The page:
What always fascinates me most about the process of editing these books is how such a diversity of contributions ends up, almost accidentally, to coalesce around a few clear themes. I'm not sure this is our doing: it seems to me that there are writers and artists all over the world who have known for years what the true state of the world is and have been producing work which honestly looks it straight in the eye without any self-deception. What Dark Mountain has done is simply provide them with a home and a place to be heard.

What started off as an idea from a modest project has spiralled for me, into something that has taken over much of my life for the last four years. It's not always been easy, but I have probably learned more in this time than at any other period of my life. One of the things I have learned is that writing alone is not quite enough. For somebody who grew up with his head in the book, this has been a painful lesson; but it looks to me as if, without a physical space for people to come together and discuss the ideas around our books, our work would lack some kind of centre; some kind of heart.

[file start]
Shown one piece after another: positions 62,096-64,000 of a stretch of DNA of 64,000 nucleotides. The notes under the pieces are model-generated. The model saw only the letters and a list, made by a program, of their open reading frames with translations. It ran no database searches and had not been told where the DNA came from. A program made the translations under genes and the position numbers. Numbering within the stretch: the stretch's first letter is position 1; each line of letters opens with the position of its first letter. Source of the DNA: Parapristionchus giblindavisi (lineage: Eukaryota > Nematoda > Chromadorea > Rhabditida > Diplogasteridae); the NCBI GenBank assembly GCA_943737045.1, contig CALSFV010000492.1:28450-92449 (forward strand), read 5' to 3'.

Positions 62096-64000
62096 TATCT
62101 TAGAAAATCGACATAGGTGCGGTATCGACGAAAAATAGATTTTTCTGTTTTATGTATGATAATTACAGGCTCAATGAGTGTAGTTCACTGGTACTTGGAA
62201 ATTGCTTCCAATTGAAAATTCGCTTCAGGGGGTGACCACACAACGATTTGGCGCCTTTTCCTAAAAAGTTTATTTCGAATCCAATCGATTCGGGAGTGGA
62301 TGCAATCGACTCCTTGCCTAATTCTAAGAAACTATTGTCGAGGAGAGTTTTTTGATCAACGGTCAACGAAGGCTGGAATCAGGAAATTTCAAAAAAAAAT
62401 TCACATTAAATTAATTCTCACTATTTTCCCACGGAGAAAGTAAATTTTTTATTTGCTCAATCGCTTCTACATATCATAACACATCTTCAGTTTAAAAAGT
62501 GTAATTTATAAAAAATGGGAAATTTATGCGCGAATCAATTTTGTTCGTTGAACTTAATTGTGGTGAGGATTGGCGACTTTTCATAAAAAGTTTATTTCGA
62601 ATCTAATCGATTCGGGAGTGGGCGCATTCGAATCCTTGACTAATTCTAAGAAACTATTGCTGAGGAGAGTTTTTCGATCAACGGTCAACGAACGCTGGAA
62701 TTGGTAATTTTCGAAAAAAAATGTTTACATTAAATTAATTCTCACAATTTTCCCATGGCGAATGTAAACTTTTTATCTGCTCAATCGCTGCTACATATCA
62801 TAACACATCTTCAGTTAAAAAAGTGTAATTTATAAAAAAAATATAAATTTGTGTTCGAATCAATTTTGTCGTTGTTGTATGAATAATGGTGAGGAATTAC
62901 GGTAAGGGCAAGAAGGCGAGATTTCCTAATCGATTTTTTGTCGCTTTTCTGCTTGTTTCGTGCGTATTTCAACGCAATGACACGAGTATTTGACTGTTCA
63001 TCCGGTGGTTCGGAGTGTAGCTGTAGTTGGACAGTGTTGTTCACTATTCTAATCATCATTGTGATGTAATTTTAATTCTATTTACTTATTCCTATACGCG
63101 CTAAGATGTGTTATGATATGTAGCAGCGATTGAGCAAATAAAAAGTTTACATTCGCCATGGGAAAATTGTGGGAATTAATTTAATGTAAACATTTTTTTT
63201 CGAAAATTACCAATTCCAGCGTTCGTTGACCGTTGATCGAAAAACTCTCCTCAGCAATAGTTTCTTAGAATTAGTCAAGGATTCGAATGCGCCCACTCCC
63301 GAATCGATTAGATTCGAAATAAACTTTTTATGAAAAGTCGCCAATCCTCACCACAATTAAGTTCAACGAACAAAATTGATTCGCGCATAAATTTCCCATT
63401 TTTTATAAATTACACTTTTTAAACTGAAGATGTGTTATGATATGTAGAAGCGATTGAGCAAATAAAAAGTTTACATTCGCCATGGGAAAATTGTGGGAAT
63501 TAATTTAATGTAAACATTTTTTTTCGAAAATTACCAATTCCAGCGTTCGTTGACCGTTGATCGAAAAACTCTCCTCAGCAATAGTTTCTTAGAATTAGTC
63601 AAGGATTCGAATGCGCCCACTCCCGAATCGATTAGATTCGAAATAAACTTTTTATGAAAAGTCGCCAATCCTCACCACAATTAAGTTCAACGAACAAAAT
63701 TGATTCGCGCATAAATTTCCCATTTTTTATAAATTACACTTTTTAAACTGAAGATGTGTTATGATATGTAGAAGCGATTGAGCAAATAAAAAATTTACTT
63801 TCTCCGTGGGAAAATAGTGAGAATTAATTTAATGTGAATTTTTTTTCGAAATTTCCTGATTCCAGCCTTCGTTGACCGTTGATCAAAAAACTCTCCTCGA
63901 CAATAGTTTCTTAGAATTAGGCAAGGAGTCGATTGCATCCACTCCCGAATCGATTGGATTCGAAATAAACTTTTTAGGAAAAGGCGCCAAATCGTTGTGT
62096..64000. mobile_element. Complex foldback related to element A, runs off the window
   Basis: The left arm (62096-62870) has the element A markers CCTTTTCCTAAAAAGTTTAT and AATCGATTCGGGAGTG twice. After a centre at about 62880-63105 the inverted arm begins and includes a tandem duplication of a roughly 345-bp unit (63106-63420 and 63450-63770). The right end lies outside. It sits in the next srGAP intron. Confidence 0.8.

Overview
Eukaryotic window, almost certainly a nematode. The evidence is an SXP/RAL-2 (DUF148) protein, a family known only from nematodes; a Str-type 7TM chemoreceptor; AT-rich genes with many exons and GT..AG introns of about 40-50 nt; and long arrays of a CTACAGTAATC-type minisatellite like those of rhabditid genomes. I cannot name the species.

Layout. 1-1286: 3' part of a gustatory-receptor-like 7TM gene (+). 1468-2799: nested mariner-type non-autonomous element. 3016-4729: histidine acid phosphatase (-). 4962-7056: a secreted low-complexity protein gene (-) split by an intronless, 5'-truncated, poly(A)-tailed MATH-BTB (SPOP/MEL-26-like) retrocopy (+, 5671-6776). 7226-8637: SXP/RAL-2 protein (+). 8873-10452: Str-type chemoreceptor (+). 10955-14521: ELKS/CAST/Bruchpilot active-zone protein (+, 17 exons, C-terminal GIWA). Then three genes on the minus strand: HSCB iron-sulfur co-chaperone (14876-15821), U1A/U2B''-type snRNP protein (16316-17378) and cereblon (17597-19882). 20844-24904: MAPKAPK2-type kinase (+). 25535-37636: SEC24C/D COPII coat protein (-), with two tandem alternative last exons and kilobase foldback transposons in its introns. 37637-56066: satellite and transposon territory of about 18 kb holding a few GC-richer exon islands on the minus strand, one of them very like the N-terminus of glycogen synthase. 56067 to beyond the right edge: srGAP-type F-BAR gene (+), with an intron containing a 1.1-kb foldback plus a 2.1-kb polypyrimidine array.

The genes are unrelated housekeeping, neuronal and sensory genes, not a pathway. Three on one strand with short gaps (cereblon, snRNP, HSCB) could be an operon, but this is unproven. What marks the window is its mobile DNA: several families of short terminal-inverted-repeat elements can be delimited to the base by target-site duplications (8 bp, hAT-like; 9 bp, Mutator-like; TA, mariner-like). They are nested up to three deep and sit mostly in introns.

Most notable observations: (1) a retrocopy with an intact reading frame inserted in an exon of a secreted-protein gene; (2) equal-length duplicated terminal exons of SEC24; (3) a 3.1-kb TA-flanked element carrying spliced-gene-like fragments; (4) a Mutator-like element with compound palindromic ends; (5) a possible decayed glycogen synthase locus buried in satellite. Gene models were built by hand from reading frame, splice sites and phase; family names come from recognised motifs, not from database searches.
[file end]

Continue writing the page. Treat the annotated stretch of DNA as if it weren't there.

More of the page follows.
For this reason, we have ended up, almost accidentally, running a summer festival at the Sustainability Centre in Hampshire. After three days of talks, discussions, music, art and ritual in the middle of 50 acres of woodland, many of us go away with enough stimulation to last us for the next year. This year's festival, which takes place next month, features storyteller Martin Shaw exploring the value of myth, barefoot running and wild herb walks in the woods, 'moneyless man' Mark Boyle on the Wild Economy, the construction of a Life Cairn for extinct species, lessons in lacto-fermenting and wild papermaking, discussions about Ivan Illich, fireside stories and music under the stars. As with our books, the diversity of voices can sometimes be almost overwhelming – but it somehow coalesces to form a whole bigger than the sum of its parts.